How will climate migration effect states' voting habits?
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Death of a Salesman
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« Reply #25 on: March 18, 2023, 10:58:13 PM »


OK, then I was incorrect.  The ~2.5C/5F really is in addition to the 1st century of ~1C/2.5 F warming.  That's significant.

Currently, the "we expect it to snow every winter" line is between D.C. and Virginia Beach, and the  "heavy snow is plausible but rare" line is between Virginia Beach and Charleston, so RCP 6.0 would still basically end snow in the Upper South. 

Plausibly retirees towards the end of the century (who would I suppose be our children and grandchildren), will tend to stay in place to a greater degree as winters in the Mid-Atlantic and Midwest become increasingly mild. This would result in a slowing of the trend of population shifts towards the South. The gap in sunniness should remain, however, so I doubt that this population shift entirely ceases. Active migration out of the South because the climate has become intolerable does not strike me as likely.
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Skill and Chance
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« Reply #26 on: March 19, 2023, 10:14:05 AM »


OK, then I was incorrect.  The ~2.5C/5F really is in addition to the 1st century of ~1C/2.5 F warming.  That's significant.

Currently, the "we expect it to snow every winter" line is between D.C. and Virginia Beach, and the  "heavy snow is plausible but rare" line is between Virginia Beach and Charleston, so RCP 6.0 would still basically end snow in the Upper South. 

Plausibly retirees towards the end of the century (who would I suppose be our children and grandchildren), will tend to stay in place to a greater degree as winters in the Mid-Atlantic and Midwest become increasingly mild. This would result in a slowing of the trend of population shifts towards the South. The gap in sunniness should remain, however, so I doubt that this population shift entirely ceases. Active migration out of the South because the climate has become intolerable does not strike me as likely.

This seems reasonable.  Note that VA is on the bubble.  Given that Virginia Beach today getz heavy snow every 3 or so winters, there would likely still be periodic heavy snow events near DC in RCP 4.5.   I do suspect that we ratchet down toward RCP 4.5 as institutions play catch-up.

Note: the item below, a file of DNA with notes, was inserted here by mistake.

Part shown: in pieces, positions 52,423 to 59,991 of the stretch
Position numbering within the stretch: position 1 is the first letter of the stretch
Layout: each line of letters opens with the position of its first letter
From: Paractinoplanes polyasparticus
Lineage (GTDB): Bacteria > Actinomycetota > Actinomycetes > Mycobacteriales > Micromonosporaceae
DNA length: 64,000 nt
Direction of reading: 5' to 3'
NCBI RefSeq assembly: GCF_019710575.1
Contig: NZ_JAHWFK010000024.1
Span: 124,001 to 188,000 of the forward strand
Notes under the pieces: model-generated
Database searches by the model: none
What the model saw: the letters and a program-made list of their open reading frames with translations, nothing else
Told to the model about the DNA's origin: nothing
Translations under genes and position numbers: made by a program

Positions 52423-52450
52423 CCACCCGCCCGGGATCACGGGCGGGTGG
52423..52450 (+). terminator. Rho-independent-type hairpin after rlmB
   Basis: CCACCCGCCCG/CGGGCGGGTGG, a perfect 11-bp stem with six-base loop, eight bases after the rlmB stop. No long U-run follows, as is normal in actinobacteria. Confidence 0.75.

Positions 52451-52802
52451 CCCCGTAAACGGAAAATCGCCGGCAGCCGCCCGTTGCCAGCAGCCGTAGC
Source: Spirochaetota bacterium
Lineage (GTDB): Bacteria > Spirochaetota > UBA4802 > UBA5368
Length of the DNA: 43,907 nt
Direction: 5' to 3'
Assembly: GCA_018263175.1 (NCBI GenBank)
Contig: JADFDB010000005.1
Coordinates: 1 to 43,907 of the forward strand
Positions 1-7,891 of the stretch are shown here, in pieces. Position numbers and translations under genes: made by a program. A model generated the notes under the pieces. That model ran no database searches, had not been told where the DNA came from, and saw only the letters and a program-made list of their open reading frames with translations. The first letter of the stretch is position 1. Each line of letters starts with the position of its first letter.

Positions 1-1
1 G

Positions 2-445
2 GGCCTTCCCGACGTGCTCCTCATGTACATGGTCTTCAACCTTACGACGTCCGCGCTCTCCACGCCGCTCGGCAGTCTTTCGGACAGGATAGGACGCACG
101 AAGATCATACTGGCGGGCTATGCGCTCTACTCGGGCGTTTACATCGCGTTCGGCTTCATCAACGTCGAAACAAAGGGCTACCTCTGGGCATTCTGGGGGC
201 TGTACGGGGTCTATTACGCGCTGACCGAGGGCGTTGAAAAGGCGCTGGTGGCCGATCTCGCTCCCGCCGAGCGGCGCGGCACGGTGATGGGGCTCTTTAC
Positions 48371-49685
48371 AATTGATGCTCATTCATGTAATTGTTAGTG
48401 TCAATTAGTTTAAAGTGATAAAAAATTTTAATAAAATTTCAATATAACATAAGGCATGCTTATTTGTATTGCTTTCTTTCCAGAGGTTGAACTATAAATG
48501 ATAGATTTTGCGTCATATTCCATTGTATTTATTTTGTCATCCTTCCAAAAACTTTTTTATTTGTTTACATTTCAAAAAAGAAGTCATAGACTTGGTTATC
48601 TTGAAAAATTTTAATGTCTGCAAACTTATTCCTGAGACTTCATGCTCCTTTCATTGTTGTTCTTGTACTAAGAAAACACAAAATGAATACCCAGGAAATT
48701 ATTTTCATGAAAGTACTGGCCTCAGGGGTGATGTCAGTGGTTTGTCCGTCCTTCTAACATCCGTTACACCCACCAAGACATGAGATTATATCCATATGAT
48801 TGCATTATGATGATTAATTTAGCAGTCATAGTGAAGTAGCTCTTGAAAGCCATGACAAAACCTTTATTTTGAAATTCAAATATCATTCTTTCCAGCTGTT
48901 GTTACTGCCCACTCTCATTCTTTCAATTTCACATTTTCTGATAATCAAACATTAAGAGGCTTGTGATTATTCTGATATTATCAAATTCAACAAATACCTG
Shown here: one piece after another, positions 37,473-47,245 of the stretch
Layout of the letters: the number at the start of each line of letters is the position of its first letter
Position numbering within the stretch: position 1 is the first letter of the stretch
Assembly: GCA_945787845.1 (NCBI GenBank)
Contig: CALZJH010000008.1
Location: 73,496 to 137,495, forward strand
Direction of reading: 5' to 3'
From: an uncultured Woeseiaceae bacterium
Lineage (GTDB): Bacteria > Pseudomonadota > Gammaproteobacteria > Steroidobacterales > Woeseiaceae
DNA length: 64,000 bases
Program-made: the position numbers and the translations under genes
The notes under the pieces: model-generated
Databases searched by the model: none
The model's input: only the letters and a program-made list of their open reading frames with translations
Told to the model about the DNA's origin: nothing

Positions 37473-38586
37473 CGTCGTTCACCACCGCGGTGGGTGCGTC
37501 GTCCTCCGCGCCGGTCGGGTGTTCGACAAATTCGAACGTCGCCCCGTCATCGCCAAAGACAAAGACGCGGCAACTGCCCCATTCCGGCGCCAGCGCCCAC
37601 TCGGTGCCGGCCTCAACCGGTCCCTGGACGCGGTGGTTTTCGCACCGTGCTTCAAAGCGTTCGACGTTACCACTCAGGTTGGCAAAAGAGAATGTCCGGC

I do wonder what RCP 6.0 does to the Texas cities?  Given that retirees and WFH techies happily tolerate 110F+ dry heat in Arizona, I doubt the I-35 cities would depopulate, but Houston gets hotter than South Florida in midsummer and almost equally humid.  It's also vulnerable to hurricanes.  That could be a big issue.   
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Death of a Salesman
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« Reply #27 on: March 19, 2023, 10:53:49 AM »

OK, then I was incorrect.  The ~2.5C/5F really is in addition to the 1st century of ~1C/2.5 F warming.  That's significant.

Currently, the "we expect it to snow every winter" line is between D.C. and Virginia Beach, and the  "heavy snow is plausible but rare" line is between Virginia Beach and Charleston, so RCP 6.0 would still basically end snow in the Upper South. 

Plausibly retirees towards the end of the century (who would I suppose be our children and grandchildren), will tend to stay in place to a greater degree as winters in the Mid-Atlantic and Midwest become increasingly mild. This would result in a slowing of the trend of population shifts towards the South. The gap in sunniness should remain, however, so I doubt that this population shift entirely ceases. Active migration out of the South because the climate has become intolerable does not strike me as likely.

This seems reasonable.  Note that VA is on the bubble.  Given that Virginia Beach today getz heavy snow every 3 or so winters, there would likely still be periodic heavy snow events near DC in RCP 4.5.   I do suspect that we ratchet down toward RCP 4.5 as institutions play catch-up.   

I do wonder what RCP 6.0 does to the Texas cities?  Given that retirees and WFH techies happily tolerate 110F+ dry heat in Arizona, I doubt the I-35 cities would depopulate, but Houston gets hotter than South Florida in midsummer and almost equally humid.  It's also vulnerable to hurricanes.  That could be a big issue.   

Houston's climate gets worse, and the oil and gas industry is probably much smaller by this point. I'd guess that Houston probably becomes more like Rust Belt cities unless they have a viable alternative industry.
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Kamala's side hoe
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« Reply #28 on: March 22, 2023, 11:46:06 AM »

OK, then I was incorrect.  The ~2.5C/5F really is in addition to the 1st century of ~1C/2.5 F warming.  That's significant.

Currently, the "we expect it to snow every winter" line is between D.C. and Virginia Beach, and the  "heavy snow is plausible but rare" line is between Virginia Beach and Charleston, so RCP 6.0 would still basically end snow in the Upper South. 

Plausibly retirees towards the end of the century (who would I suppose be our children and grandchildren), will tend to stay in place to a greater degree as winters in the Mid-Atlantic and Midwest become increasingly mild. This would result in a slowing of the trend of population shifts towards the South. The gap in sunniness should remain, however, so I doubt that this population shift entirely ceases. Active migration out of the South because the climate has become intolerable does not strike me as likely.

This also has to do with the similarly oppressive summer heat and humidity in the Midwest and Northeast, and fresh water availability limiting the carrying capacity in the West.
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